The Good Life's new trailer shows off sheep riding and sleuthing

 The Good Life has been a long time coming. Originally crowdfunded in 2018 for release the following year, it has since suffered 'regular' delays, while complications relating to the pandemic further pushed the Hidetaka 'Swery65' Suehiro-directed life sim from a planned launch this summer to a new release date this fall. It seems it's finally coming for real this time, however, with a new trailer showcasing some of the inhabitants and activities in Rainy Falls.

'Life sim' is a bit of a catch-all for The Good Life because, yep, it's pretty hard to sum up this one: you go around a little town as a photographer taking snaps, and also as cats and dogs at night for some reason. You can get jobs, help people out, and even ride sheep. It all seems pleasant enough, but as longtime fans might expect, things soon take a turn for the grim (along with a nod to Millais' Ophelia) with The Good Life revealing a deep, dark, not-Twin-Peaks-at-all mystery at its heart.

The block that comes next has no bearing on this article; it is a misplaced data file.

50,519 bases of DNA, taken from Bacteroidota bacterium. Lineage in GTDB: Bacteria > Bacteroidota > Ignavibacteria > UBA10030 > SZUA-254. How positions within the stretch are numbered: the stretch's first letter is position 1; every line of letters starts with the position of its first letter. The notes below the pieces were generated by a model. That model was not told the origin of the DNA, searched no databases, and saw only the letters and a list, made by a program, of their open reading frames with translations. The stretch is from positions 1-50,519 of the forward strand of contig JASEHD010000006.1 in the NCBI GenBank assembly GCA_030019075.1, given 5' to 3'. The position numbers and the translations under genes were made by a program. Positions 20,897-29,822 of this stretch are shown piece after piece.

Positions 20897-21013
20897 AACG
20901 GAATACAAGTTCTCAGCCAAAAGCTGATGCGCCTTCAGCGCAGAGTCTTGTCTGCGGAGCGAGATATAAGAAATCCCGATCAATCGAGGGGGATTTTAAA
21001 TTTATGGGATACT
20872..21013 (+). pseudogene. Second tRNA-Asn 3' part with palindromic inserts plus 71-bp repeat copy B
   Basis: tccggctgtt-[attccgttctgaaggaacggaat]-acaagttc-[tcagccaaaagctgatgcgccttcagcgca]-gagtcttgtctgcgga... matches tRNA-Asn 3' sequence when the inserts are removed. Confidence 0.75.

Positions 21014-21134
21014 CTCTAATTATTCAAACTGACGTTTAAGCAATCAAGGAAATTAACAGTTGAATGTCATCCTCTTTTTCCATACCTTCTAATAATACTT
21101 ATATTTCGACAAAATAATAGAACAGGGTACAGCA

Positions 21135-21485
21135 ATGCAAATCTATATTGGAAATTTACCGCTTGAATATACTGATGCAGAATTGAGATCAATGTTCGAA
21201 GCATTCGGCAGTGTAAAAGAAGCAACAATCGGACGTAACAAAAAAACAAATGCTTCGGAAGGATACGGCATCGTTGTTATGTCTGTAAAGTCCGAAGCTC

The setup is that you're a reporter trying to find out why Rainy Falls is apparently the happiest place in the world. At its most basic, this means taking photographs for a newspaper to earn cash and pay off a debt you've somehow accrued. But layered atop this is a simulation of the residents' lives, stuff like a social media app called Flamingo, and even a pub to get trolleyed in.

Swery has previously apologised for the game's repeated delays, saying "We are working very hard. And we really want to give the best experience to your hand. Therefore please give us a little more while." Hopefully we've seen the last of those, and will find out whether The Good Life was worth the wait in the next couple of months.

Rich Stanton

Rich is a games journalist with 15 years' experience, beginning his career on Edge magazine before working for a wide range of outlets, including Ars Technica, Eurogamer, GamesRadar+, Gamespot, the Guardian, IGN, the New Statesman, Polygon, and Vice. He was the editor of Kotaku UK, the UK arm of Kotaku, for three years before joining PC Gamer. He is the author of a Brief History of Video Games, a full history of the medium, which the Midwest Book Review described as "[a] must-read for serious minded game historians and curious video game connoisseurs alike."